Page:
22 years on, Palestinians remember Ibrahimi Mosque massacre
by Anadolu Agency
HEBRON, PalestineFeb 25, 2016 - 12:00 am GMT+3
by Anadolu Agency
Feb 25, 2016 12:00 am
Twenty-two years have passed since Israeli-American Baruch Goldstein opened fire inside al-Khalil Ibrahimi Mosque, killing 29 and injuring 125.
The event later became known as the Ibrahimi Mosque massacre. The horrific events took place on the last Friday of Ramadan on Feb. 25, 1994.
Seven hundred people gathered to observe the communal dawn prayer. Moments after the prayer started, Goldstein entered the mosque and opened fire. He was eventually overpowered and beaten to death by the courageous worshippers.
Many survivors believe that the Israeli army assisted Goldstein in this horrendous crime.
Israeli forces broke up an altercation between Israeli settlers and local Arab residents shortly after the communal prayers were conducted the evening prior to the massacre.
Coincidently, no Arabs were arrested.
Momen Wazwaz, a survivor of both the preceding altercation and the ensuing massacre recalls the that Israeli police publically threatened the Arab residents while breaking-up the altercation by announcing, "Wait and see what will happen to you tomorrow."
"I'll never forget those words as long as I live," Wazwaz told Anadolu Agency.
According to Wazwaz, now 45, only three Israeli soldiers were guarding the mosque on the day of the massacre, as opposed to the usual 10.
"No women were allowed to enter the mosque that day. However, around seven hundred men gathered inside to pray," Wazwaz said.
Moments after they started praying, gunfire rang out.
"I turned around and saw dozens of worshipers lying dead on the ground, while the shooter [Goldstein] was laughing and reloading his weapon," he added.
Goldstien was armed with 300 rounds of ammunition and five grenades. Fortunately, worshipers succeeded in disarming him before he was able to reload and continue shooting.
Adel Idris, who was leading the prayer on that fateful morning, reported that the gunfire hit them from behind. Everyone was defenseless.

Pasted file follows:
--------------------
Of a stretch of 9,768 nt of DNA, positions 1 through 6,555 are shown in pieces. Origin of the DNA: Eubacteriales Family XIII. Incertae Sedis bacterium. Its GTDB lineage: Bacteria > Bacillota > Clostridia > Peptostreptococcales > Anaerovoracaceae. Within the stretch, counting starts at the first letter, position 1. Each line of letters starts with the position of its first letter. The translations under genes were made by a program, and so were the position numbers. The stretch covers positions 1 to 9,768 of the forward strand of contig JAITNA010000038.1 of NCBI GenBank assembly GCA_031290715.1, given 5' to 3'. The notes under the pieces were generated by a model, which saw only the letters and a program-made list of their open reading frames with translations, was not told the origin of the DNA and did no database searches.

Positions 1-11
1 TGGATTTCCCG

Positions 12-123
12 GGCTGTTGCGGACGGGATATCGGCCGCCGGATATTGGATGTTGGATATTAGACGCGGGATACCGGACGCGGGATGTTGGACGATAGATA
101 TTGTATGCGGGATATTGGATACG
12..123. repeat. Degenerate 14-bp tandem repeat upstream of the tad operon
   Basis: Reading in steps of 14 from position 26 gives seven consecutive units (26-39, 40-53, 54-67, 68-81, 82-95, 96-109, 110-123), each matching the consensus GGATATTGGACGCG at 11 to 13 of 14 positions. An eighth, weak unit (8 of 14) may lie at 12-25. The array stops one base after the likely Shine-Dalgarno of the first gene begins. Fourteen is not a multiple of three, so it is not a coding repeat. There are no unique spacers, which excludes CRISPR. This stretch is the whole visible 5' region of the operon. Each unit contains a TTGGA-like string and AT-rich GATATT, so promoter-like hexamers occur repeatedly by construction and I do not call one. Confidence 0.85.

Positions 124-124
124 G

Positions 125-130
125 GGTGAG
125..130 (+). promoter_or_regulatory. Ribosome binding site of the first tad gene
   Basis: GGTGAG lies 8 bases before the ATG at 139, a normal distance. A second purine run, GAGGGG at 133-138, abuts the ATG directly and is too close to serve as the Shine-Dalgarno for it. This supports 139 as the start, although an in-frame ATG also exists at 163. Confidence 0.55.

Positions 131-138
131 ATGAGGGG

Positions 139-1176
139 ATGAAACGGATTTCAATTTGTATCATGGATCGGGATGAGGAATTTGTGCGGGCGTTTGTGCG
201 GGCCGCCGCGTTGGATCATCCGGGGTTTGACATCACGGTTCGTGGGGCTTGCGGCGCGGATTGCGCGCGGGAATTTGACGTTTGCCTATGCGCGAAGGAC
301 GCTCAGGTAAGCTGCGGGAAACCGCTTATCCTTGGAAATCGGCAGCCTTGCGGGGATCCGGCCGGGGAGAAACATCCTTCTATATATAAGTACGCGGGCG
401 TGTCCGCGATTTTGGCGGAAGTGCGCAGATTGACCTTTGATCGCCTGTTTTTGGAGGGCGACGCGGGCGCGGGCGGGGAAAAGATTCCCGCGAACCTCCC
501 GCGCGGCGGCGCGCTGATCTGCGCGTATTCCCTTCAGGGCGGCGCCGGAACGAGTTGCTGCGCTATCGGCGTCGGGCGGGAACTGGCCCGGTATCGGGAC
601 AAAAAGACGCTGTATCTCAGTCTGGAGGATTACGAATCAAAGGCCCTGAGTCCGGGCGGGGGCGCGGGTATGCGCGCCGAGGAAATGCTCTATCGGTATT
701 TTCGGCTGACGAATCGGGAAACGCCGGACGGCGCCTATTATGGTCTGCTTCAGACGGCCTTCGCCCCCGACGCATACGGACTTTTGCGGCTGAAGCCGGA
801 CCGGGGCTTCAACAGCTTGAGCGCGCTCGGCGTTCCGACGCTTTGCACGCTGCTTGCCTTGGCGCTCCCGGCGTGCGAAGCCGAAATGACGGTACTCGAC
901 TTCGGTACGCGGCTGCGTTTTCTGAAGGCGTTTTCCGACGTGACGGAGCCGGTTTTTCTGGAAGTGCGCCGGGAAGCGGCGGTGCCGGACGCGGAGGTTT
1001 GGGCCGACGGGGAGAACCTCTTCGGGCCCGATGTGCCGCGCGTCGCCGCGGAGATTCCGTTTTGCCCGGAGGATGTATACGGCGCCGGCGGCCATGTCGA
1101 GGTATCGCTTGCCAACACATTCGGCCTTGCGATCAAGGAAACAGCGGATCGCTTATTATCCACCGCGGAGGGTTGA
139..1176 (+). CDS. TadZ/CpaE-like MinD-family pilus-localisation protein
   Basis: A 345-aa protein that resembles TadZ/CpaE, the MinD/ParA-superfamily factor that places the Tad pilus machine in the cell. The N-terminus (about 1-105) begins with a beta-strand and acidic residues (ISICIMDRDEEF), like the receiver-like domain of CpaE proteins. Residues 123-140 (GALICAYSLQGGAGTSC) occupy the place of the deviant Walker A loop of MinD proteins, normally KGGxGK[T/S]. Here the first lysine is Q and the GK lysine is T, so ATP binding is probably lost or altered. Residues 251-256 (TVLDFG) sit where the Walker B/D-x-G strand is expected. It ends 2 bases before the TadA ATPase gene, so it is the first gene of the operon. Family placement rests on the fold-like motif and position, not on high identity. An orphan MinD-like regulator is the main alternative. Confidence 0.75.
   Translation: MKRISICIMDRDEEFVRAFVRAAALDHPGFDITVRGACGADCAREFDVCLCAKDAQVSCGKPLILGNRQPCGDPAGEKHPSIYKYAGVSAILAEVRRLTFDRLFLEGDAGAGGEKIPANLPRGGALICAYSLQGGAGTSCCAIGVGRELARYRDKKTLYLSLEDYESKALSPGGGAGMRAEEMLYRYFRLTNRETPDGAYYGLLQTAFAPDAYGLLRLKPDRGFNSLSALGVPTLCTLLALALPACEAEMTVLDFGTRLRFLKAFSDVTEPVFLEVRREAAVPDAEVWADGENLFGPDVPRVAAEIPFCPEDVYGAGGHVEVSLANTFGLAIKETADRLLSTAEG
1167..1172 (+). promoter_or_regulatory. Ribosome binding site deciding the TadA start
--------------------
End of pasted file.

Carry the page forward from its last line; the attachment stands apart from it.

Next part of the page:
"I didn't realize what was happening. I tried to stand up but someone pulled me down," Idris said. "While we lay huddled on the floor with our lives in the balance, he looked at me and said that it was live ammunition."
But not all of his family was saved.
"I lost my 11-year-old brother, who was shot three times. I'll never forget that terrible day," Idris said. "Dead bodies were scattered all over. Blood was everywhere."
Those who tried to escape found that the doors were locked by the Israeli guards.
Revered by Jews, Christians and Muslims, the mosque marks the burial sites of prophets Abraham, Isaac and Jacob. It is referred to as the Tomb of the Patriarchs by Jews.
- Shamgar Commission
Violent Clashes broke out immediately following the massacre. Within hours, 50 Palestinians were killed and 350 Israeli soldiers were injured.
The Israeli government appointed a commission of inquiry headed by Meir Shamagar, the head of the Israeli Supreme Court. Their subsequent investigation concluded that the Yitzahk Rabbin-led Israeli government was not responsible for the massacre.
Rather, Goldstein was said to have acted independently, and the Israeli political leadership could not have predicted his actions.
The commission-which had the mosque closed during the inquiry-proposed that the mosque be divided between Jews and Muslims, with Jews being allocated over 50 percent.
Shortly thereafter, Israeli authorities arbitrary closed down al-Shuhada Street. Located in the old city of Hebron, the street was home to over 3,000 Palestinian-owned business, all of which were closed as a result. The economic heart of Hebron's once bustling downtown was effectively killed.
Locals believe that these punitive measures taken by the Israeli government serve to advance their apartheid policy.
In 1997, an agreement known as the "Hebron Protocol" split the city in two.
Palestinians retained 80 percent of the old city, which is known as Area H1. The remaining 20 percent is known as area H2 and is under the control of the Israeli military.
This area includes parts of the mosque, effectively splitting it between Jews and Muslims as was initially requested by the Shamagar Commision.
Today, Hebron is home to roughly 160,000 Palestinians, and about 500 Israeli settlers who live in compounds heavily guarded by Israeli soldiers.